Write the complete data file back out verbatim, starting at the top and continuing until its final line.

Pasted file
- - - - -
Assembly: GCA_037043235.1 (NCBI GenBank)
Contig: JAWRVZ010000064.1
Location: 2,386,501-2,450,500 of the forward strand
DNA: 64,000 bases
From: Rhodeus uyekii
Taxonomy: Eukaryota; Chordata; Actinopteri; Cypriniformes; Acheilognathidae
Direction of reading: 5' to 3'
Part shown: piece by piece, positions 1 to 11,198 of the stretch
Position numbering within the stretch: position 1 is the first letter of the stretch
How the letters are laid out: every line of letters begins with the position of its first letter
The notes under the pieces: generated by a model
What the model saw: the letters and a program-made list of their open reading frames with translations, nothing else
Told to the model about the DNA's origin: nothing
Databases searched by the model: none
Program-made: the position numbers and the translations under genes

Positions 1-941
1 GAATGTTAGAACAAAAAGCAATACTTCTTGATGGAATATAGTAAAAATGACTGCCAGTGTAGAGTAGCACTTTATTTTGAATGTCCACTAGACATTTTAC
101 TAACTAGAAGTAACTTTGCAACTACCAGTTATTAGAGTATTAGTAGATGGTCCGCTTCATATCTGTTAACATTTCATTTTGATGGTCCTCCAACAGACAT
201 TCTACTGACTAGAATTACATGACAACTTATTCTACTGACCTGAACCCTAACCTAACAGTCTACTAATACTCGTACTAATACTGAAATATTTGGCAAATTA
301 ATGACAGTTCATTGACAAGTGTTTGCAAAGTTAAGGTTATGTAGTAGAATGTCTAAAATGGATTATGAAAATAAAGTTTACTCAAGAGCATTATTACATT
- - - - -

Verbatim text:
Assembly: GCA_037043235.1 (NCBI GenBank)
Contig: JAWRVZ010000064.1
Location: 2,386,501-2,450,500 of the forward strand
DNA: 64,000 bases
From: Rhodeus uyekii
Taxonomy: Eukaryota; Chordata; Actinopteri; Cypriniformes; Acheilognathidae
Direction of reading: 5' to 3'
Part shown: piece by piece, positions 1 to 11,198 of the stretch
Position numbering within the stretch: position 1 is the first letter of the stretch
How the letters are laid out: every line of letters begins with the position of its first letter
The notes under the pieces: generated by a model
What the model saw: the letters and a program-made list of their open reading frames with translations, nothing else
Told to the model about the DNA's origin: nothing
Databases searched by the model: none
Program-made: the position numbers and the translations under genes

Positions 1-941
1 GAATGTTAGAACAAAAAGCAATACTTCTTGATGGAATATAGTAAAAATGACTGCCAGTGTAGAGTAGCACTTTATTTTGAATGTCCACTAGACATTTTAC
101 TAACTAGAAGTAACTTTGCAACTACCAGTTATTAGAGTATTAGTAGATGGTCCGCTTCATATCTGTTAACATTTCATTTTGATGGTCCTCCAACAGACAT
201 TCTACTGACTAGAATTACATGACAACTTATTCTACTGACCTGAACCCTAACCTAACAGTCTACTAATACTCGTACTAATACTGAAATATTTGGCAAATTA
301 ATGACAGTTCATTGACAAGTGTTTGCAAAGTTAAGGTTATGTAGTAGAATGTCTAAAATGGATTATGAAAATAAAGTTTACTCAAGAGCATTATTACATT